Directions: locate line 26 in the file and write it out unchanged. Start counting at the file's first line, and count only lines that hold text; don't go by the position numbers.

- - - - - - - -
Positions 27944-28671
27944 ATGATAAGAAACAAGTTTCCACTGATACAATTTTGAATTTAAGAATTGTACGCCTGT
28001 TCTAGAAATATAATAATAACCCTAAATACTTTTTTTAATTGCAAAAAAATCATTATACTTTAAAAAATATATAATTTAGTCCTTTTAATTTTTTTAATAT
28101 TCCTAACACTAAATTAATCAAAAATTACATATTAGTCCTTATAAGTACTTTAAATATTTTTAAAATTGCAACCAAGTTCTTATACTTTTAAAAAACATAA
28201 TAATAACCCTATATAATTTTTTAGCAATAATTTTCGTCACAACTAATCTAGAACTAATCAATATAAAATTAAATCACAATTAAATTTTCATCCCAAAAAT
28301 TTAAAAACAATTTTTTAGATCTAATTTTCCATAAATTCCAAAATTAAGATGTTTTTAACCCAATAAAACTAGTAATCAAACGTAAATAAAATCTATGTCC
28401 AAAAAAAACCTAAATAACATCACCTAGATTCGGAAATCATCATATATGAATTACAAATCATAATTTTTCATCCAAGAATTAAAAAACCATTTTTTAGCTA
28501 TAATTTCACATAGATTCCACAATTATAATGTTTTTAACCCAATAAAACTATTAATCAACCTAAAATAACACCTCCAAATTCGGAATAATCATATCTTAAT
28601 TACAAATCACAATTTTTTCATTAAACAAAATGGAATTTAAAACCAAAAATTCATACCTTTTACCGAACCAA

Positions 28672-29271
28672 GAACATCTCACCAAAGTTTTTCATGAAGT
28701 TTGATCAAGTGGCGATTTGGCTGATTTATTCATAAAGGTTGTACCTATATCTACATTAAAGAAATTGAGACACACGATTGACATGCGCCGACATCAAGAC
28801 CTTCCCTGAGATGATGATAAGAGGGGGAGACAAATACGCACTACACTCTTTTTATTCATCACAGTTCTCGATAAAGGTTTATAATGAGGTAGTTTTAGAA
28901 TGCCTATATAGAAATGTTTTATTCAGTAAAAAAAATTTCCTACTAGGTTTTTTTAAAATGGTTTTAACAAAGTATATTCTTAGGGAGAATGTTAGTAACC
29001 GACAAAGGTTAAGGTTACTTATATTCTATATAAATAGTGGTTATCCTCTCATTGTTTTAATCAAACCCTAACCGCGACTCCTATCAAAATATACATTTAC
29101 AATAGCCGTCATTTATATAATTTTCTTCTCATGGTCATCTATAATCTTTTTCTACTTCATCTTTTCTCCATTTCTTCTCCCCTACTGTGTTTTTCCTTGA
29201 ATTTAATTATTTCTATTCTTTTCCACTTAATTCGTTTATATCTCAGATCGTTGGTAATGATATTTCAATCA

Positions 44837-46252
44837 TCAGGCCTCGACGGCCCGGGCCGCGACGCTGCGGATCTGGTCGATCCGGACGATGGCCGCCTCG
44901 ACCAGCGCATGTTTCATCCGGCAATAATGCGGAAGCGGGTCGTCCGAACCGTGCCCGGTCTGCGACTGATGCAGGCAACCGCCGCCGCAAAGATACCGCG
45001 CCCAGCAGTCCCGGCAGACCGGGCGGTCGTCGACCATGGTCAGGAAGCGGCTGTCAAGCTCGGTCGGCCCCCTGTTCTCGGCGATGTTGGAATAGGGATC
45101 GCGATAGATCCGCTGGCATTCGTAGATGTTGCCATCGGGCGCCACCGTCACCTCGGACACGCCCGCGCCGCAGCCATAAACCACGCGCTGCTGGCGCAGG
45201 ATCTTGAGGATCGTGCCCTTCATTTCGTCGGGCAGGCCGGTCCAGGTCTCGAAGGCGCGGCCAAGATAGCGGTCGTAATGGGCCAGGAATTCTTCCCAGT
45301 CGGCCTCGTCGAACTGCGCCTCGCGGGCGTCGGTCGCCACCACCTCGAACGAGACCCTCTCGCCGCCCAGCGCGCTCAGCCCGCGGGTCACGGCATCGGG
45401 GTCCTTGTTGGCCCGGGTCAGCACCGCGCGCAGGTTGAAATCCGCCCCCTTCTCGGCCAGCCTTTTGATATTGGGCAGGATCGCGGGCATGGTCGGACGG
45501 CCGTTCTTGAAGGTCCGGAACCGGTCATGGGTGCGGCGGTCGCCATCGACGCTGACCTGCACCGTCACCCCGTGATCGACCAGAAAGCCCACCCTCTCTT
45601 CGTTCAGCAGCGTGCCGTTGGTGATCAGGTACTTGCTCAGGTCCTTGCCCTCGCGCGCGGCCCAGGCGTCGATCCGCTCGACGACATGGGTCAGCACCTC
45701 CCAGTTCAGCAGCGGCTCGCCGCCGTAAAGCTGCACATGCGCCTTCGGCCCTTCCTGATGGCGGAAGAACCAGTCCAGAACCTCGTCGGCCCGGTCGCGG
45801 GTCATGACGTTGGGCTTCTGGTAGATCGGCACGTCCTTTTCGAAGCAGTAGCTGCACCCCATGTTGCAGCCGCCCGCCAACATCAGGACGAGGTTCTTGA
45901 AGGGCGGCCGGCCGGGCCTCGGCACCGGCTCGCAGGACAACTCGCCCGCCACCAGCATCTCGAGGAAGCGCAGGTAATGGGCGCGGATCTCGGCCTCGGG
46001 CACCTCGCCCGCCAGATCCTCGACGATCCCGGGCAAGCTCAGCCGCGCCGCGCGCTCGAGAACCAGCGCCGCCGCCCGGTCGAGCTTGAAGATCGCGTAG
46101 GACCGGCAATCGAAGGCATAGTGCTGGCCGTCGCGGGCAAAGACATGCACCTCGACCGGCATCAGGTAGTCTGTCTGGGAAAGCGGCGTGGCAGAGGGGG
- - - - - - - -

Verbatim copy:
45501 CCGTTCTTGAAGGTCCGGAACCGGTCATGGGTGCGGCGGTCGCCATCGACGCTGACCTGCACCGTCACCCCGTGATCGACCAGAAAGCCCACCCTCTCTT